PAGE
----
THE MACINTOSH by Jack Anderson
As a boy growing up on the banks of the St. Mary's River during
the late 1920's and 30's, I had a very early introduction to the various types and patterns of salmon flies.
Especially so since my father was an avid angler of both trout and salmon and he was not adverse to carrying me in
a packsack on his back in order to get us to one of his favorite fishing spots.
My first introduction to salmon flies were the brightly colored masterpieces of
the classic English, Scottish, or Irish patterns by such famous makers as S. Alcock, Hardy Bros., Farlow, etc. One must admit
that the beautiful fly patterns such as the Jock Scott, Lady Amherst, Durham Ranger, Silver Grey, Mar Lodge, and so on are
objects of beauty as well as being practical.
These flies were of course very expensive and
difficult to obtain, and the local anglers rarely had more than two or three of them at any one time. The eyes of the local
fishermen would pop out when we would see the fly books of the more affluent visitors with their expensive collections. Thus,
I believe the first locally tied flies were produced for purely financial reasons, rather than desire for new and different
My first memory of locally tied flies is of those
made by five MacIntosh brothers, the most famous of whom was Dan. He would sit on the riverbank, in the wind, holding the
hook in his fingers, and come up with a good fly.
The materials that went into these flies were
very crude - natural deer hair, wool yarn, cotton thread, shoe maker's wax, tinsel cut from the top of tin tobacco cans,
and varnish for head cement. Hook sizes were usually 1, 1/0, 2/0, and 3/0. These same flies were fished throughout the summer
without any thought of hook sizes such as #4, 6, or 8, and they produced results.
One of my more memorable Christmas gifts as a boy was an assortment of flies given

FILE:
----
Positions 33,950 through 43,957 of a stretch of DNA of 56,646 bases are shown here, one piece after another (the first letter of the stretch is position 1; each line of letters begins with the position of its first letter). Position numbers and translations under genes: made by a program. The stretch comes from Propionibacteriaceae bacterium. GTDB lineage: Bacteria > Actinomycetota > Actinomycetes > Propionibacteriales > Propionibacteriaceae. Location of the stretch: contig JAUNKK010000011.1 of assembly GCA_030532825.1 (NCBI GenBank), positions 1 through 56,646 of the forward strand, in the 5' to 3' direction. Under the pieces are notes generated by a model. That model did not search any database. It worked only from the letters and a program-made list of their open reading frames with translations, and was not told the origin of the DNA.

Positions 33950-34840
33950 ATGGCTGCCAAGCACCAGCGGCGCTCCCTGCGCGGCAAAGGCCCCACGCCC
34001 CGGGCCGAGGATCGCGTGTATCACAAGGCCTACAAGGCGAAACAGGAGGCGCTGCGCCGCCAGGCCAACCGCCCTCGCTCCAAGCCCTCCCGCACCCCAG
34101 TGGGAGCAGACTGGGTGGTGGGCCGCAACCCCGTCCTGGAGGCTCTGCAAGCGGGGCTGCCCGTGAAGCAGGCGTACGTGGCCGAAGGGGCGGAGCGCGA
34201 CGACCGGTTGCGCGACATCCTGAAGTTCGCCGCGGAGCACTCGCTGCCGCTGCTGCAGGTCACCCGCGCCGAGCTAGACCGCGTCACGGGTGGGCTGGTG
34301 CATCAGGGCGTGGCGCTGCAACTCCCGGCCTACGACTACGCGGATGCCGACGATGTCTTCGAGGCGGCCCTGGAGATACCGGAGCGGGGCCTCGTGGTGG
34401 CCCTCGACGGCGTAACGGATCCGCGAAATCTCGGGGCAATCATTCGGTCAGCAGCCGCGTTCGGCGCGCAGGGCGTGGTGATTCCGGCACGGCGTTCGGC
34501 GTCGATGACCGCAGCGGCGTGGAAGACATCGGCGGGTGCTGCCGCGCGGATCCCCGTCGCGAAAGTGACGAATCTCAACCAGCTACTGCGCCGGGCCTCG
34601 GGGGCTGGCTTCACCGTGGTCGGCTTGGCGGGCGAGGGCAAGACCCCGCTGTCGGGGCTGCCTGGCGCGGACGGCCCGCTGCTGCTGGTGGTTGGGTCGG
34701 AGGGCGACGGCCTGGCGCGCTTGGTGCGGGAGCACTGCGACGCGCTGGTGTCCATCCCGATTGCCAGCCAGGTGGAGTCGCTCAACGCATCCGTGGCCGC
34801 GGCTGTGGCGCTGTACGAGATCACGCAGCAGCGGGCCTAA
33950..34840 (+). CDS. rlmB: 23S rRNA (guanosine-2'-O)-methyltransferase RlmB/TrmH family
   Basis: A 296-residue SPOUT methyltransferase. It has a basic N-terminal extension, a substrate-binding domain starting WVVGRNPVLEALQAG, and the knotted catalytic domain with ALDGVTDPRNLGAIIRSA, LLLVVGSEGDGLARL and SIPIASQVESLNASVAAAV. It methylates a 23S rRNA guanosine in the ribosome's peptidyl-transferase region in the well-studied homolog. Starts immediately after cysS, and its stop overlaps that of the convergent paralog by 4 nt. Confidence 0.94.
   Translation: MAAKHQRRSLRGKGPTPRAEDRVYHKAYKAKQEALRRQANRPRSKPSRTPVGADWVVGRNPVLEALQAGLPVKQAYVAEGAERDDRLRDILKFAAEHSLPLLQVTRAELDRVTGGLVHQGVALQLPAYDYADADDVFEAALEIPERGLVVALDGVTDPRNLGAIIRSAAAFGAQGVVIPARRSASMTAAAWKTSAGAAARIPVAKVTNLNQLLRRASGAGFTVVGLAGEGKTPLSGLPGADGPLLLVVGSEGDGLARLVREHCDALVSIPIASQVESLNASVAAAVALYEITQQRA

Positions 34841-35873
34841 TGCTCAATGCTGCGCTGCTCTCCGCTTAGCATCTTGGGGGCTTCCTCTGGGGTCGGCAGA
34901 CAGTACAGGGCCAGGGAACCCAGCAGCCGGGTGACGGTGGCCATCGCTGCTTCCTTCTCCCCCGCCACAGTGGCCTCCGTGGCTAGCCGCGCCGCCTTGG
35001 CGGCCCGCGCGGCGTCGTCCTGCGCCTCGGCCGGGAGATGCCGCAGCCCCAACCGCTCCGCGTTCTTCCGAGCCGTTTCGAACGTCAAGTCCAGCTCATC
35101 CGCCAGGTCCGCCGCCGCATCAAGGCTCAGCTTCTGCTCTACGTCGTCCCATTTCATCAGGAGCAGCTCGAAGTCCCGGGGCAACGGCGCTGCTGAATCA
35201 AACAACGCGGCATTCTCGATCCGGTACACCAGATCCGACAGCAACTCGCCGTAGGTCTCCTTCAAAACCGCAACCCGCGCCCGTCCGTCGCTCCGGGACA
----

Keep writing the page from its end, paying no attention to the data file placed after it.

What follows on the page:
to me by an uncle and made by Dan MacIntosh. These flies were all bucktail patterns in natural colors of black, brown, grey,
and white in hook sizes #1 through 3/0. This was before they started dyeing the hair yellow. Today's
expert would scoff at the use of these large flies all through the summer, but they took fish, and, after all, at that time
one was not too much interested in grilse. We went SALMON fishing, and these flies worked well.
Sometime during the early 30's the salmon in the Ford Pool were treated to something
entirely new and different - the MacIntosh Dry Fly. This irresistible creation of native squirrel tail, brown hackle, and
lightly dressed body, tied in a most unconventional manner, was the work of Dan MacIntosh. I firmly believe that this dry
fly style was the beginning of numerous similar patterns, styles, colors, shapes, and so on that are being made and used throughout
the world today. The MacIntosh was a complete change from the old English bi-visible types used earlier.
I had the good fortune of being on a trip to
the Margaree with Henry Barnes and Dan MacIntosh when Dan first introduced the MacIntosh fly to that river. When Dan floated
that huge creation down over the MacDaniel and Seal Pools other anglers mouths dropped open in amazement. He was taking fish
quite regularly in each and every pool, much to the chagrin of the other anglers. When not fishing Dan
would sit on the bank or up in one of Collie's Cabins making these flies for which he had created a very ready market.
I will not go into the details of tying the MacIntosh
dry fly since all of you readers who are interested in salmon fishing already know it all by heart. However I will repeat
that I think Dan's method of tying a dry fly has radically changed the complete system for all the numerous creations
that have followed in the years since its inception.
Since the days of Dan MacIntosh, with all the
new materials and designs, the dry fly has become as common as the old wet fly. On our rivers, though, the types of the modern
dry flies may vary greatly as to color, size, shape, etc., but the basic concept goes back to the invention of one of our
best anglers of all time, the MacIntosh.